In some embodiments, network service 150 may be managed from a network service manager 169, which is coupled to a directory of network services 170 via software interface 127. Network service manager 169 may communicate with network service 150 via virtual network 132 and/or physical networks 136 and 138. Network service manager 169 provides an administrative interface for managing network service 150. For example, network service manager 169 may provide a web interface for configuring a load balancer provided by network service 150. In the exemplary embodiment, network service manager 169 is illustrated as being a separate component from VMMS 125 and communicates with VMMS 125 to function as described herein. However, in some embodiments, network service manager 169 may be incorporated within VMMS 125 to enable VMMS 125 to function as described herein.
While some insertion points and network services have been provided as examples, it is contemplated that many more insertion points are available and that other network services may be provided. For example, an insertion point may exist on a physical network routable from virtual network 132, but that is different than networks 136, 138, and 140. Network services may also include domain name system (DNS) for virtual networks, dynamic host configuration protocol (DHCP), network file system (NFS), simple network management protocol (SNMP), directory and authentication services, etc.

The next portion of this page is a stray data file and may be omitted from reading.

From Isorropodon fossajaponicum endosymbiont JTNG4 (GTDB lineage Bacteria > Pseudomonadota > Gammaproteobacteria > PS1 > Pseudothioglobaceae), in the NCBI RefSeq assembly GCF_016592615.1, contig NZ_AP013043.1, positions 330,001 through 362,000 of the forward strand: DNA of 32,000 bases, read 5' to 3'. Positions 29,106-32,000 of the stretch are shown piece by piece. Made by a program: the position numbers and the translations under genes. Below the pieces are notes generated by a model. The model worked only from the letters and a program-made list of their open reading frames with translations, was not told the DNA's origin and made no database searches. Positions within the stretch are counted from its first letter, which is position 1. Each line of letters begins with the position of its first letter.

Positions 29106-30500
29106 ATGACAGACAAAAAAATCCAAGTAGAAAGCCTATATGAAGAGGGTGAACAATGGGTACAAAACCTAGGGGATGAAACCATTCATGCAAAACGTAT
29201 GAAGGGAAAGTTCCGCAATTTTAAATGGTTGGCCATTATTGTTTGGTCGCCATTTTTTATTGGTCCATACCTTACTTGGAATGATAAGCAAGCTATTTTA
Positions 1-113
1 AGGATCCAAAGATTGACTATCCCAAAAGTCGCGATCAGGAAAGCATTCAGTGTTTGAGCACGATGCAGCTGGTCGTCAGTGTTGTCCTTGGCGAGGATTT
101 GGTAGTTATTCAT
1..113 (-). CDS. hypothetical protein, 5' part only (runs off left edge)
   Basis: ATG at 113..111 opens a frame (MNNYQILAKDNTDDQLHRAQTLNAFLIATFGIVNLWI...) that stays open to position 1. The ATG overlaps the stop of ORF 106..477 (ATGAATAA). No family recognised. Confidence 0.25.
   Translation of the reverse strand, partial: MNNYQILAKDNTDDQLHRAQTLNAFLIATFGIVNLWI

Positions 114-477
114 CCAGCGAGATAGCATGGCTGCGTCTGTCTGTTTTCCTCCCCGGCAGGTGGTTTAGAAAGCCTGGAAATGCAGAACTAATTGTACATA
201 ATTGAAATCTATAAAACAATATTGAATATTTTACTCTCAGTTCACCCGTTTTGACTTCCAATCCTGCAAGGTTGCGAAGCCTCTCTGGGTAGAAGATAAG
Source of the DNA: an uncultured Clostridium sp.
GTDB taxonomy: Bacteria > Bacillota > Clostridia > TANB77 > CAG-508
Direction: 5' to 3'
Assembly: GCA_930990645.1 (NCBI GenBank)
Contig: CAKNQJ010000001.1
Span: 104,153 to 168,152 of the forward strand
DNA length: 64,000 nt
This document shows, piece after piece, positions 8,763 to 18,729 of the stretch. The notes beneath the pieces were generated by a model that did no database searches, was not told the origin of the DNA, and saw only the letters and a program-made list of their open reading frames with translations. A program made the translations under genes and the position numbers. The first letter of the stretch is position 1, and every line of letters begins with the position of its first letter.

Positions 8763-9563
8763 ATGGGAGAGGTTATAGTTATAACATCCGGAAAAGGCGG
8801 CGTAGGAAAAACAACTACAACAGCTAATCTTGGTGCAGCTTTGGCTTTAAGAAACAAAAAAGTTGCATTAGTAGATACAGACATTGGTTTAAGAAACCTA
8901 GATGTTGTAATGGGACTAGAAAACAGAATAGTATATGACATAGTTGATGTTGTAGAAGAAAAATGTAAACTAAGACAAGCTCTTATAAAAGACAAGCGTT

In one embodiment, network service manager 169 communicates with VMMS 125 such that VMMS 125 is configured to create and make available a directory of network services 170. The directory of network services 170 may be implemented as a database or other datastore, such as a flat file, and may be internal or external to VMMS 125. Initially, VMMS 125 receives a service definition from network service 125. The service definition includes information about network service 150 to be included in the directory of network services 170, such as a service name and a service description. The service definition also includes configuration instructions and/or data for configuring hosts 110 and 114 for use with network service 150. VMMS 125 is configured, as explained in more detail herein, to configure hosts 110 and 114 and virtual network 132 to be able to use network service 150. VMMS 125 enables VMs 105 to use network service 150, possibly at the discretion of the administrator of each VM 105.